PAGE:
By Frances Ho (UPCM 2024)
This is Part 3 of our interview series with Dr. Iris Thiele Isip-Tan, where she explores the challenges of work-life balance and everyday life amidst a pandemic. She discusses her views on medical education in Part 1 (insert hyperlink) and her journey in academia in Part 2.
How do you balance graduate school and academia with clinical work and family life?
Yeah, that’s always a question talaga. My kids now are grown-up, so they’re 18 and 15. So, they don’t require as much care from me – in fact, they’re quite independent. Ang hirap na lang rin is siyempre, this pandemic, I’m always at home; so [one way is] trying to find common time – usually meals—so that we can all get together and still bond as a family.
I miss having summer vacations. I’m the type of doctor that really, I disappear for two weeks during summer. I cancel patients; I go on leave talaga for two weeks, and we take a family vacation. I miss doing that for two years already!
Siguro nag-iba lang ngayon sa pandemic since everyone is glued to their screens, so, my husband says, “The dinner table is sacred. No gadgets!” – and that includes me! You have to have little rules like that. We really have to find those times to still connect outside of our activities on screen.
Siguro it helps kasi si Dr. Rey Tan, my husband, he’s not techie. And it annoys [the kids] to no end: “Iris is so techie! How come you’re not techie?” But, he’s the one that balances it off. He will say, “Okay, it’s time to close your laptop. Now. That’s enough.” He’s the one who pulls me offline – or else baka lamunin na ako ng online forever! But, I did manage to get him on Twitter, and now he’s kinda addicted to Twitter.
What does your typical day look like?
I have a planner where I have what it looks like for the week. Usually, I would look at my meetings. On really bad days, I would have five meetings—or six, sunod-sunod. Actually, ang weird nga eh. Mondays are relatively okay; my worst days are usually Wednesdays and Fridays for some reason. A typical day would be… I look at my calendar and say, “Okay how many meetings do I have today?” And since I have this perennial list of to-dos, I decide: “Which one am I gonna do today because it’s needed tomorrow or soon?”
I’m very lucky because I have a good support at home, that I don’t need to cook or plan the menu, so I don’t worry about those things. Someone cleans the house and everything. So, I’m really focused lang on my work, my family. I don’t have to worry about the household. Yun siguro yung advantage ko.
Before, I would work until after dinner and then one day, somebody said to me, “You know it’s a pandemic, right? And whatever it is can wait. Because there’s a pandemic.” So now, if my meeting ends at 6 or 6:30, then we’d have dinner at 7; after that, I try to relax, which means that I read books that are not related to what I’m working on, I watch Netflix, or I go on Twitter just for casual browsing.
On weekends, [it] depends on whether I decide I should work or not. Ang nangyayari, if you don’t demarcate, you don’t even appreciate if it’s a weekday or a weekend. Since nothing changes ‘cause I’m just at home, para siyang Groundhog Day lang na ulit nang ulit. So, that’s why I’ve decided I’ll do other things on weekends, just to demarcate that “this is a weekend, okay?” During the pandemic last year, I got myself a keyboard. I used to play the piano when I was little, so I said, “Maybe I’ll try to relearn how to play the piano.” I did try doing crochet, kung anu-ano. I still have my coloring books – yung mga ganyan, just so that the weekend is separate from my work week.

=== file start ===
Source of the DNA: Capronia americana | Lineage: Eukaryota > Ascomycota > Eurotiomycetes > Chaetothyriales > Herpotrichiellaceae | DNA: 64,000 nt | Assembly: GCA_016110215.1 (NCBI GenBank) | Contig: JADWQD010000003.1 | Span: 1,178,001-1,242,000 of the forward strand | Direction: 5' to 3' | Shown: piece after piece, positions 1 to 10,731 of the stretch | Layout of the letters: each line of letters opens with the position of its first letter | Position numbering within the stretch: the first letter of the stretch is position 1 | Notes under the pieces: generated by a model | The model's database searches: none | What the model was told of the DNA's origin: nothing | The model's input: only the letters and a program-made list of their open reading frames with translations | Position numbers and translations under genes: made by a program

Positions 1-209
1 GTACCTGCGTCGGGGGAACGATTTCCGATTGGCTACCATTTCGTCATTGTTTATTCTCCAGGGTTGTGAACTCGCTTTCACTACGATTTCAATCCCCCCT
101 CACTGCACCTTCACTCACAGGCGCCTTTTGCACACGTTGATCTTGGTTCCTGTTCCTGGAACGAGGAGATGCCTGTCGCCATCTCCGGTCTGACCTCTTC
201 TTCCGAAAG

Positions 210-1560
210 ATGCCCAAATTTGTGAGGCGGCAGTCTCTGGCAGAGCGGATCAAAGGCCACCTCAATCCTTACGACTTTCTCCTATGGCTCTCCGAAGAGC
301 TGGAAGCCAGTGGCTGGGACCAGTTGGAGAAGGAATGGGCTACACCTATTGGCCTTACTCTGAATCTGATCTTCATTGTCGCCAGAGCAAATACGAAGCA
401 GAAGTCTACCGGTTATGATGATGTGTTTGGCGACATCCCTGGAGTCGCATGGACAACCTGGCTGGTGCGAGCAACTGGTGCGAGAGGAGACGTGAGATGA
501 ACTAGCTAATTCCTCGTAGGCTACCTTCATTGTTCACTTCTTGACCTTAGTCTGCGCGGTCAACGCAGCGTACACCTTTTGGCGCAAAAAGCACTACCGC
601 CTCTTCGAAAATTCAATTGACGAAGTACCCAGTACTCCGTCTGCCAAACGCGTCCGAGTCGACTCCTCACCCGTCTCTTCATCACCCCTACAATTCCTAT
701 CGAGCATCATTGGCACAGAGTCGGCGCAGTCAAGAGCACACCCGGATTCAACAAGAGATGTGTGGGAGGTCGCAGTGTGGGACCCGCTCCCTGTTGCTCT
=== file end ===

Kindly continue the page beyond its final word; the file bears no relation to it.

What advice can you give to students who wish to pursue a path like yours?
You know when you get into med school, they always tell you that to be a doctor, you have to be a lifelong learner. And I think that’s really true – because medicine changes so fast.
It’s all about pursuing the questions. [In] one of the readings I came across [in health informatics], someone said that [during] the course of a clinical consultation, a doctor might have anywhere from 5-20 questions. Some of those, he will pursue, and some of those, he won’t. For example, if I’m seeing someone for diabetes, ‘di ba there’s a clinical scenario; for example, you have to pick a treatment. You know that from evidence-based medicine, if we had to compare drugs, you would have to go and do a PubMed search. But then, since you’re in the clinic, you might not have time – so you just decide on a course of treatment by intuition. It’s really pursuing the questions. If you had that informatics tool – for example, a clinical decision support system, your personal digital assistant – or if you could go on PubMed right away even if the patient is still there, you can serve [them] better. But, if you decide pa lang na, “No, I’m not gonna pursue the question; bahala na, I’ll just give this, and then let’s see what happens,” that might not help eh. Yun ang advice ko: try to be a lifelong learner and pursue your questions.
This quote attributed to Lao Tzu may be a familiar one: “The journey of a thousand miles begins with a single step.” As comically cliché as the quote may seem (especially to those of us who tinkered around with Tumblr blogs during the faraway time of 2012), it is an apt one. Dr. Iris Isip-Tan’s achievements are, without a doubt, formidable; however, they are the fruit of countless questions pursued. The most important of these is probably the humblest one – yet the one that all trailblazers must ask:
“How can we make this process better?”